So far, so understandable. But, for the next trick, turn the light source way, way down so that it emits but a single photon, or light particle, at a time. (Today’s photodetectors can literally count photons.) Put a photographic plate on the other side, beyond the slits. Now we have a situation more analogous, it would seem, to the marbles going through the fence: zip goes one photon, perhaps making it through a slit. Zip goes the next, doing the same. Surely the pattern produced would be the sum of the patterns produced by opening each slit separately—again, perhaps two intermingled splotches of light, one centered behind the left slit and the other centered behind the right.

But no.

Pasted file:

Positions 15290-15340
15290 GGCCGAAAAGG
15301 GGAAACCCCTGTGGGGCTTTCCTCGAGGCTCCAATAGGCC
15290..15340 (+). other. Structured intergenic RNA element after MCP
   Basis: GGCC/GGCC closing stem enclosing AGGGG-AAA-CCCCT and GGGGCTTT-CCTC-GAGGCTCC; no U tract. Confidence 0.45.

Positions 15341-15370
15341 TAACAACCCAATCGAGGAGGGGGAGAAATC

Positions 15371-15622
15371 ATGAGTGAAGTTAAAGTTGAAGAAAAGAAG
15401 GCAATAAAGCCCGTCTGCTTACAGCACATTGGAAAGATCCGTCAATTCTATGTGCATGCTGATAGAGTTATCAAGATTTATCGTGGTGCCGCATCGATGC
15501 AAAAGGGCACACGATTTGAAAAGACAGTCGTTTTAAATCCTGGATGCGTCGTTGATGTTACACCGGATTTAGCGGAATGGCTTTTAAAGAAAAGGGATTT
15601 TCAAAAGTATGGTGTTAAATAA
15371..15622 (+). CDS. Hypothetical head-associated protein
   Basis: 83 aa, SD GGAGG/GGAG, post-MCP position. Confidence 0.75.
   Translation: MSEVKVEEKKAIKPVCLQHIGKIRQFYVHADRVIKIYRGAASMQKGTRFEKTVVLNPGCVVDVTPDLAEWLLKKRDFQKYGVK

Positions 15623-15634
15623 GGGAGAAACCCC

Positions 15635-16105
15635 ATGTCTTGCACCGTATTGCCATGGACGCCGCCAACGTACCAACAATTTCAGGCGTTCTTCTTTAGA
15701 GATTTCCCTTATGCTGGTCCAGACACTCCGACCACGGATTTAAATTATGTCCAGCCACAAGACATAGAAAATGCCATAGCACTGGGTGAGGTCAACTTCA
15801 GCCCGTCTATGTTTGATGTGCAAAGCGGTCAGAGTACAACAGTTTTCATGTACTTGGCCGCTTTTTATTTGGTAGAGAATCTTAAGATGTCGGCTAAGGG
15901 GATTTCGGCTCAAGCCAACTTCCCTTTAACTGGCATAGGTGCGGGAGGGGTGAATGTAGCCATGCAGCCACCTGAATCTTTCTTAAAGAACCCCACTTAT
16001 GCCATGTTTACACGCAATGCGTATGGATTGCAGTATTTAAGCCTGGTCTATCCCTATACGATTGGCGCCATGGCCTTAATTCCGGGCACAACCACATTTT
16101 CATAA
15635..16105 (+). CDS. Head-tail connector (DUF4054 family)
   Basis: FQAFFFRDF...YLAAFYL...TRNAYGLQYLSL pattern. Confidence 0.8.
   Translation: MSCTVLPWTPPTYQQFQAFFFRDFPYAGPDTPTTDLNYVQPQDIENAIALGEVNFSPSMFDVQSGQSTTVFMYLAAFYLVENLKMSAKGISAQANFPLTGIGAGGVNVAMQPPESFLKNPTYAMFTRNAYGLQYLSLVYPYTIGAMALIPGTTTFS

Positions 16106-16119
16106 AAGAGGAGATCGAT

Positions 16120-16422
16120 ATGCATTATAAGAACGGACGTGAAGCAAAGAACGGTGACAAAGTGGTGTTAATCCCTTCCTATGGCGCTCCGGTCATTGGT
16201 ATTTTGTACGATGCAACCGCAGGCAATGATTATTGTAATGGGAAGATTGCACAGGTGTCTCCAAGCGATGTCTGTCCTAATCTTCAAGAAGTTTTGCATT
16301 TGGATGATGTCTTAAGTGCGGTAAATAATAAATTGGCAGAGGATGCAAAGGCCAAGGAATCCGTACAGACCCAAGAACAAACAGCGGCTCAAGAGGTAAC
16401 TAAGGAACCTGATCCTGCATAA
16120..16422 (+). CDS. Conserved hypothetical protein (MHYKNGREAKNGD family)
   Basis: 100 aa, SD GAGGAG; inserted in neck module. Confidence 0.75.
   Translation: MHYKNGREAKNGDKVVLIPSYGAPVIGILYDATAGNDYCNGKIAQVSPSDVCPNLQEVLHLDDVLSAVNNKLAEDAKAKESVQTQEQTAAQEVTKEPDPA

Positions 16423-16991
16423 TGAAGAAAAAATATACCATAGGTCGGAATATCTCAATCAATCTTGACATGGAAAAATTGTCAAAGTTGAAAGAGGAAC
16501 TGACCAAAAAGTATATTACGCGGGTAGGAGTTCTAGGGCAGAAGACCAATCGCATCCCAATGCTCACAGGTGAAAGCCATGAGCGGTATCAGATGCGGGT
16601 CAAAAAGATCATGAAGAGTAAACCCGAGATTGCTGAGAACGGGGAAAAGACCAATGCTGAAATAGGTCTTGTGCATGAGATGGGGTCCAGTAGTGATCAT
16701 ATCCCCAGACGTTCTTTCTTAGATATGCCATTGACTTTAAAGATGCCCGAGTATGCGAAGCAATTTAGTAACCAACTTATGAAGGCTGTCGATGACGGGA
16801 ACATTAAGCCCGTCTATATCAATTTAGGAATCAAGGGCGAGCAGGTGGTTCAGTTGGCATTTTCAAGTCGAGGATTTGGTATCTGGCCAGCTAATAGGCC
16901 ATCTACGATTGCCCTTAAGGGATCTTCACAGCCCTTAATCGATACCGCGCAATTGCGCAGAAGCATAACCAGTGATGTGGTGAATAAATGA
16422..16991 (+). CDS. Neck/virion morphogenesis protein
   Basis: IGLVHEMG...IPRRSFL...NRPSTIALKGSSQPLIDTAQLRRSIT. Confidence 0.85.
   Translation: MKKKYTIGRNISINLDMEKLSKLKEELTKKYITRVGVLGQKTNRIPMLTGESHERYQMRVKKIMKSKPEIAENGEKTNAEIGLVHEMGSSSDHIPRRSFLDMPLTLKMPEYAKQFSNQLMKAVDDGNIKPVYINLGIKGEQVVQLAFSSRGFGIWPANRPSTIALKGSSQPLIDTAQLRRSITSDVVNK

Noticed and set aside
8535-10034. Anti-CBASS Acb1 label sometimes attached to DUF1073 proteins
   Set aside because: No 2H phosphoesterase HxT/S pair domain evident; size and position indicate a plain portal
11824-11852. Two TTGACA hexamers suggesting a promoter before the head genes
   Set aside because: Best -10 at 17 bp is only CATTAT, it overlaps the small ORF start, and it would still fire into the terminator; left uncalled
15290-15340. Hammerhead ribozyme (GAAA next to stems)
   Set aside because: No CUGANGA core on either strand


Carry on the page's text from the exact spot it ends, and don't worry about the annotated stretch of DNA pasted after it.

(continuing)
As hundreds and then thousands of photons make the journey (this experiment was conducted by physicists in Paris in the mid-1980s), the pattern they create is a wonder to behold. Instead of the two broad patches of light, after enough photons have made the trip you see the zebra stripes. The interference pattern has struck again. But what interfered with what? This time the photons were clearly particles—the scientists counted each one as it left the gate—and our apparatus allowed only a single photon to make the journey at a time. Even if you run out for coffee between photons, the result is eventually the same interference pattern. Is it possible that the photon departed the light source as a particle and arrived on the photographic plate as a particle (for we can see each arrive, making a white dot on the plate as it lands)—but in between became a wave, able to go through both slits at once and interfere with itself just as a water wave from our watermelon goes through the two openings in the barrier? Even weirder, each photon—and remember, we can release them at any interval—manages to land at precisely the right spot on the plate to contribute its part to the interference pattern.